Greetings JC, all,
One thing that came to mind reading this sutta, was that jhana, and seeing the conditioned (and thus, subject to disturbance) nature of even the most blissful conditioned mindstates, is an important factor in the renunciation of sense-desires.
Insight meditation is great for experientially realising the realities of anicca and anatta, but to what extent is dukkha directly realised by such methods? Is it just inferred (i.e. it is anicca, therefore it is dukkha... it is anatta, therefore it is dukkha) or is it direct... and if direct, how comprehensive is it and how representative of the full gamut of potential objects of sense desire?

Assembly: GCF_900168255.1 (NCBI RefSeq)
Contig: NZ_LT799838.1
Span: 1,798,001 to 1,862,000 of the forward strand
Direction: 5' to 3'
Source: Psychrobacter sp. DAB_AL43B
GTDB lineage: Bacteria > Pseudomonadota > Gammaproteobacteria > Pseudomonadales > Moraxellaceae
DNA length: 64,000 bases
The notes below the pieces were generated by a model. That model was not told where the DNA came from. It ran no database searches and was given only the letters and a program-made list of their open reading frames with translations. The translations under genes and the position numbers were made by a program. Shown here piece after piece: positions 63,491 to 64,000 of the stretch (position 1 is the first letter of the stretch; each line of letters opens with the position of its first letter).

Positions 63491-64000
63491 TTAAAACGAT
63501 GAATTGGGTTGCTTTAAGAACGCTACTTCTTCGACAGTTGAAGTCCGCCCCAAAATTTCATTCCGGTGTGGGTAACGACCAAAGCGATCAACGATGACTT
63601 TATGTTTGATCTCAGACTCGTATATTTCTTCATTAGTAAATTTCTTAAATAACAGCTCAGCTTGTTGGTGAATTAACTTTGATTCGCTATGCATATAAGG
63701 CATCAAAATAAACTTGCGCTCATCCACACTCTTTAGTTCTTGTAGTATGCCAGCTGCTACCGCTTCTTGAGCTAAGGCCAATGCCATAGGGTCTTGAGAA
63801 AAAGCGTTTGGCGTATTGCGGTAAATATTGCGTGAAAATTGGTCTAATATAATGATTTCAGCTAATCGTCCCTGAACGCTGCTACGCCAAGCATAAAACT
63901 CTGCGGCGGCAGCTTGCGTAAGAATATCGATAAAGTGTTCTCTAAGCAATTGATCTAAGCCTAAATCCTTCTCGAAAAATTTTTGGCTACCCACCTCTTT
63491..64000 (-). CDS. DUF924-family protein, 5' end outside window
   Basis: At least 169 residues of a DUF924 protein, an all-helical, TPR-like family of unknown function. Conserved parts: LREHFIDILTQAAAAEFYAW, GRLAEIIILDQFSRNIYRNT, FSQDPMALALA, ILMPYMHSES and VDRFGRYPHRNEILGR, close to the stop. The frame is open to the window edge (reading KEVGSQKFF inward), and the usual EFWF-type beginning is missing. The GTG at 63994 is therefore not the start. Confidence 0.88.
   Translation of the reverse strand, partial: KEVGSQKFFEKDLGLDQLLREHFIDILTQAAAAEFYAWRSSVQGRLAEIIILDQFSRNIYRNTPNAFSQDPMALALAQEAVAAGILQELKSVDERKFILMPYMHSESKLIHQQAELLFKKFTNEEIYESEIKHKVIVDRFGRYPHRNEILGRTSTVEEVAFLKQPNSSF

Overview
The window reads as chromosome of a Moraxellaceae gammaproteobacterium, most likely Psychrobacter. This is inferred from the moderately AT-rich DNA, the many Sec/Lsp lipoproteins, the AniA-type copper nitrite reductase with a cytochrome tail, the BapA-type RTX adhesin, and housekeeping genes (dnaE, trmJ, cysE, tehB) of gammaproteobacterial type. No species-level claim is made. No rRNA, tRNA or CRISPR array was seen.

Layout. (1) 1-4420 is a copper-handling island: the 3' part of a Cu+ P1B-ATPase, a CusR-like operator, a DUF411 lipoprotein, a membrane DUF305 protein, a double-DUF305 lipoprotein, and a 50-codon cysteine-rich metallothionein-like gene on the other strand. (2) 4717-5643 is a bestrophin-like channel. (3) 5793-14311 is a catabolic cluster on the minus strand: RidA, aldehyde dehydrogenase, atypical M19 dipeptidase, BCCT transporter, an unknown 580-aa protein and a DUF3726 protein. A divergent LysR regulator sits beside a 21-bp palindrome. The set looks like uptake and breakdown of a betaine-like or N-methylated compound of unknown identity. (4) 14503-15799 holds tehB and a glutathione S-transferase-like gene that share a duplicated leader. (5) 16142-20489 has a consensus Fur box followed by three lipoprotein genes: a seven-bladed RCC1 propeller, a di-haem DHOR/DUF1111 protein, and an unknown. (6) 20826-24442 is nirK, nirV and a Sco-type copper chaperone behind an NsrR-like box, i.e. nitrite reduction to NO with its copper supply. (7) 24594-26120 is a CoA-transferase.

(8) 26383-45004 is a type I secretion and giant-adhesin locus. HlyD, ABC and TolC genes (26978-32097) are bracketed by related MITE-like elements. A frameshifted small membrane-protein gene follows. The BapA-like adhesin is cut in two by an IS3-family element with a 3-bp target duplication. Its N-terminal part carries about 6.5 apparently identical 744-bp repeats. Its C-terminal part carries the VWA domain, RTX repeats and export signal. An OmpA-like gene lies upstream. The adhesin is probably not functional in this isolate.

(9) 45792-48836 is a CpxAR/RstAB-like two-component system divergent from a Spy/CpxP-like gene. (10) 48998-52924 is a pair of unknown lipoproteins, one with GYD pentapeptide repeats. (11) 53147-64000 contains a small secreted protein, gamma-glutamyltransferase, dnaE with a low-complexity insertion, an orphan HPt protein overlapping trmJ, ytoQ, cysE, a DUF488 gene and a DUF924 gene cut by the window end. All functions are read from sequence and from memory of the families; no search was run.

To realise experientially why
dukkha is inherent in all
conditioned existence, I suspect one may need to experientially see the dukkha inherent in even the most blissful conditioned mindstates for themselves. Otherwise, bliss (be it sensory or jhanic) will always be a temptation, and true renunciation of the senses will be more difficult. I think this is why we see this 'boilerplate' jhana talk repeated so often throughout the Sutta Pitaka.